Greenpeace activists board Australian coal ship in reef protest

SYDNEY Wed Apr 24, 2013 4:20am EDT

Six Greenpeace activists board a coal ship bound for South Korea near Australia's Great Barrier Reef in this handout picture from environmental group Greenpeace April 24, 2013. REUTERS/Greenpeace/Handout

Six Greenpeace activists board a coal ship bound for South Korea near Australia's Great Barrier Reef in this handout picture from environmental group Greenpeace April 24, 2013.

Credit: Reuters/Greenpeace/Handout

SYDNEY (Reuters) - Six Greenpeace activists boarded a coal ship bound for South Korea near Australia's Great Barrier Reef on Wednesday, protesting against the expansion of the rich Australian coal industry and its impact on the World Heritage site.

Environmentalists say the Great Barrier Reef, a popular tourist site worth about A$6 billion ($6.1 billion) a year to the Australia economy, is threatened by dredging, sedimentation and coal port and shipping development.

UNESCO will decide in June whether the reef should be listed as a World Heritage Site in danger.

The ship MV Meister was carrying thermal coal from Abbot Point in northern Queensland state, a port that falls within the Great Barrier Reef heritage area, and was still in Australian waters in the Coral Sea when it was boarded en route to Donghae in South Korea.

"They have established a peaceful occupation of the ship," said Georgina Woods, a climate campaigner on board Greenpeace's flagship, the Rainbow Warrior.

Activists launched inflatable boats from the Rainbow Warrior and boarded the coal vessel early on Wednesday. A letter was handed to the captain of the ship detailing their reasons for the occupation.

"Ordinary people will have to stand up to stop the expansion of coal exports and that's what Greenpeace is doing today," Woods said.

The Australian Coal Association, an advocacy body representing the industry, said the action was dangerous and irresponsible.

Coal is Australia's second-largest commodity, with exports increasing some 50 percent over the past 10 years and worth almost A$60 billion in 2011-2012.

"We need to ensure that our sector remains internationally competitive to ensure that Australia benefits from the sustainable development of its coal resources," Nikki Williams, CEO of the Australian Coal Association, said in a statement.

"The Australian people have not given Greenpeace a veto over its economic future."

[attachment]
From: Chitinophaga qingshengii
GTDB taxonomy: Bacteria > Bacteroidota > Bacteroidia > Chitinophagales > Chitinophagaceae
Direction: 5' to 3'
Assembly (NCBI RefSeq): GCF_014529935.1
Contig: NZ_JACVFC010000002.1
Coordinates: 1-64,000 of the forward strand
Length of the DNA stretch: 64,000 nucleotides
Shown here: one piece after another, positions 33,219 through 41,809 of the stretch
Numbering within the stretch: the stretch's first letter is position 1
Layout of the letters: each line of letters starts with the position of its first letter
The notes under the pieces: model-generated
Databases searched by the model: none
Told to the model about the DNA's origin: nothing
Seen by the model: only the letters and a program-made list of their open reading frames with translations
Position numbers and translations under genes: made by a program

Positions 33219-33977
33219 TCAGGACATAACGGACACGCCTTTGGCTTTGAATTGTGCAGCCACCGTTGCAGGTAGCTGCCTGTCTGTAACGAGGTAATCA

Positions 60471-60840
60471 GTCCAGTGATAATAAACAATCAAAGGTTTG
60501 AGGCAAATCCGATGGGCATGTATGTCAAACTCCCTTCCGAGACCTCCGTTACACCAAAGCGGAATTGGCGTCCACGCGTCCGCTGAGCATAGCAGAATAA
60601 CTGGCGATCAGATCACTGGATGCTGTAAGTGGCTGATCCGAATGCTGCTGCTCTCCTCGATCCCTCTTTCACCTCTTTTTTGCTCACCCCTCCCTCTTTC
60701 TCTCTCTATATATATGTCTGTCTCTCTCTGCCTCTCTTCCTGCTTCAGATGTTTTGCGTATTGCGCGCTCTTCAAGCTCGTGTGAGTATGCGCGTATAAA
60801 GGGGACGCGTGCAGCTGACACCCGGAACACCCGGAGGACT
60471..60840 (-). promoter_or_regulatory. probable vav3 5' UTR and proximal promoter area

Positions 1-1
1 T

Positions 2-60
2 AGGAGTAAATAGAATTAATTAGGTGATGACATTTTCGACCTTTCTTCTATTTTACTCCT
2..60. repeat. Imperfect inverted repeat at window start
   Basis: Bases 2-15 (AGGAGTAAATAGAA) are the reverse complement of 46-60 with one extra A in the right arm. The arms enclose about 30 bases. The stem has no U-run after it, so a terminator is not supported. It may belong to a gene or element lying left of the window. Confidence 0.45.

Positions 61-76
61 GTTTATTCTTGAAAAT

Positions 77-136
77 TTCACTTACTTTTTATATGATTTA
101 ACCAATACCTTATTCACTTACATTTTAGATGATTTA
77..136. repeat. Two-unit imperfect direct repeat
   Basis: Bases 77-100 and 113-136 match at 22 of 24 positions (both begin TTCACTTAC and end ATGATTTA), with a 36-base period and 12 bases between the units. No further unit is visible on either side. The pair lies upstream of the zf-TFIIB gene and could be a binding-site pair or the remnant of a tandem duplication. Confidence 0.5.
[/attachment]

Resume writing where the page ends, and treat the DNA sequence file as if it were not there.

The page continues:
Heralded as one of the seven natural wonders of the world, the 2,000 km (1,200 mile) Great Barrier Reef is home to 400 types of coral, 240 species of birds and 1,500 species of fish.

(Reporting By Thuy Ong; Editing by Paul Tait)

FILED UNDER:
We welcome comments that advance the story through relevant opinion, anecdotes, links and data. If you see a comment that you believe is irrelevant or inappropriate, you can flag it to our editors by using the report abuse links. Views expressed in the comments do not represent those of Reuters. For more information on our comment policy, see http://blogs.reuters.com/fulldisclosure/2010/09/27/toward-a-more-thoughtful-conversation-on-stories/
Comments (2)
JamVee wrote:
“Activists”, who take a quasi-militaristic approach, like this, should be treated like the criminals they are. Just because they believe they are in the right, they somehow think this gives them the right to force their viewpoints down other peoples throats. IT DOES NOT!

Apr 25, 2013 8:43am EDT  --  Report as abuse
Overcast451 wrote:
Good now after a long day of wasting boat fuel – you can go home in your Prius, fire up your PC and rant on the web, start up a nice hot coffee pot, flip on the TV and the Air Conditioning – all brought to you be a coal power plant somewhere..

Apr 30, 2013 10:15am EDT  --  Report as abuse
This discussion is now closed. We welcome comments on our articles for a limited period after their publication.

Photo

California's historic drought

With reservoirs at record lows, California is in the midst of the worst drought in decades.  Slideshow